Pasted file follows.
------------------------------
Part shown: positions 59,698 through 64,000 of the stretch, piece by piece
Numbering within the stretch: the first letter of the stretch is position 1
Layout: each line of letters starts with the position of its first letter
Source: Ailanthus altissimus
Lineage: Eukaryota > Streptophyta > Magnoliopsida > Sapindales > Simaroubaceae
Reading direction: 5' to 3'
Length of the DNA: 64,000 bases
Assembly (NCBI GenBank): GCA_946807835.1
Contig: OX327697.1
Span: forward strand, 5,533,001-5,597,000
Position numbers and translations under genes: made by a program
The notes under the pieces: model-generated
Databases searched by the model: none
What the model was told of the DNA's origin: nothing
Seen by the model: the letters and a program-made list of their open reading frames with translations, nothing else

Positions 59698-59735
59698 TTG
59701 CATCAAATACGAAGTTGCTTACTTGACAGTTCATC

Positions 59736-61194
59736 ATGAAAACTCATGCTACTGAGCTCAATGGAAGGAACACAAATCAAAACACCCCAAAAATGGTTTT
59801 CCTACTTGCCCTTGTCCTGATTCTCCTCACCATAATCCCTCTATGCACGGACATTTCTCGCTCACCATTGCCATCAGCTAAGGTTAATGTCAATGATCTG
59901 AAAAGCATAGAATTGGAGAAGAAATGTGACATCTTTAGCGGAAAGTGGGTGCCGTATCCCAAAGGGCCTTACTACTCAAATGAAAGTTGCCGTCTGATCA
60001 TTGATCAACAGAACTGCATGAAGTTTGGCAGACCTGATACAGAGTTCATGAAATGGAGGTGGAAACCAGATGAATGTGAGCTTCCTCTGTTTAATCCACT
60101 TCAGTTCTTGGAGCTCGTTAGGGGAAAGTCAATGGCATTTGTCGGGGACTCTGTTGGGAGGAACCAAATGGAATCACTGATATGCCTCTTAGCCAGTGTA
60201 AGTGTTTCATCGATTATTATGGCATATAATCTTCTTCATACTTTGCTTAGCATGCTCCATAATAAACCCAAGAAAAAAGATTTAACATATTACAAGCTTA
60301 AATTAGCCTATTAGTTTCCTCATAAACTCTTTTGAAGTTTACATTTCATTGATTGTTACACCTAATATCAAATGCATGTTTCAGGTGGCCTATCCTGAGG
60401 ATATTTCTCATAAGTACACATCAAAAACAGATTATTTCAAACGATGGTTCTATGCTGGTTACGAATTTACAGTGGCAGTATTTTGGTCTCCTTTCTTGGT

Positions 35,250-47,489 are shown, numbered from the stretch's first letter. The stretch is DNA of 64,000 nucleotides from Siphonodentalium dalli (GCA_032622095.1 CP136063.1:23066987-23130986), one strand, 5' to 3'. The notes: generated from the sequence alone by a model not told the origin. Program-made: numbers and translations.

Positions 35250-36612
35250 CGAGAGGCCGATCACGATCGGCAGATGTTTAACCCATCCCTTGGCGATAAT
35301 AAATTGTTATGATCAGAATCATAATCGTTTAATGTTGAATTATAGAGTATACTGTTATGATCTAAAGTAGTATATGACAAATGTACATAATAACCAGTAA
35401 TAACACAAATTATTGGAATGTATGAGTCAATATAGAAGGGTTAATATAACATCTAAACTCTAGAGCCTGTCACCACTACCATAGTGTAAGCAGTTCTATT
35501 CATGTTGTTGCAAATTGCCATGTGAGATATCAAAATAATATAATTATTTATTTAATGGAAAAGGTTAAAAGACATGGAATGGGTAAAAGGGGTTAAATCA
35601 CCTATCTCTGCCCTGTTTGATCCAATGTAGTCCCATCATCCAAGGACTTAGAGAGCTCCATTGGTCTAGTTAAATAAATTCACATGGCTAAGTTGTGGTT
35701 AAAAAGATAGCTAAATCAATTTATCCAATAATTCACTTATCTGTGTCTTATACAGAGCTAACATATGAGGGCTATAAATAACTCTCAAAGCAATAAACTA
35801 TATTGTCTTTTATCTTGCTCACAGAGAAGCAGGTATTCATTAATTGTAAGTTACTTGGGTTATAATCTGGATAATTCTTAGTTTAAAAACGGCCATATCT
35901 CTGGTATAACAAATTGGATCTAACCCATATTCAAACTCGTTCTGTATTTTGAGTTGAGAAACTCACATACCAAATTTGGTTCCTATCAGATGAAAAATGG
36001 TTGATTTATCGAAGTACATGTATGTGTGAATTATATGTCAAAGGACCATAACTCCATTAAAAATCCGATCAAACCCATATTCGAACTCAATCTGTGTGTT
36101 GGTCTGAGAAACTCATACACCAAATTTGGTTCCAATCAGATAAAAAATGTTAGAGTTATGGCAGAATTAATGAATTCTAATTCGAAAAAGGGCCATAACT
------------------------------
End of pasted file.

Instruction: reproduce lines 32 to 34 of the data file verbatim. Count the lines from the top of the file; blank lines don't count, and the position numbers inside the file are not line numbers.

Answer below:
35401 TAACACAAATTATTGGAATGTATGAGTCAATATAGAAGGGTTAATATAACATCTAAACTCTAGAGCCTGTCACCACTACCATAGTGTAAGCAGTTCTATT
35501 CATGTTGTTGCAAATTGCCATGTGAGATATCAAAATAATATAATTATTTATTTAATGGAAAAGGTTAAAAGACATGGAATGGGTAAAAGGGGTTAAATCA
35601 CCTATCTCTGCCCTGTTTGATCCAATGTAGTCCCATCATCCAAGGACTTAGAGAGCTCCATTGGTCTAGTTAAATAAATTCACATGGCTAAGTTGTGGTT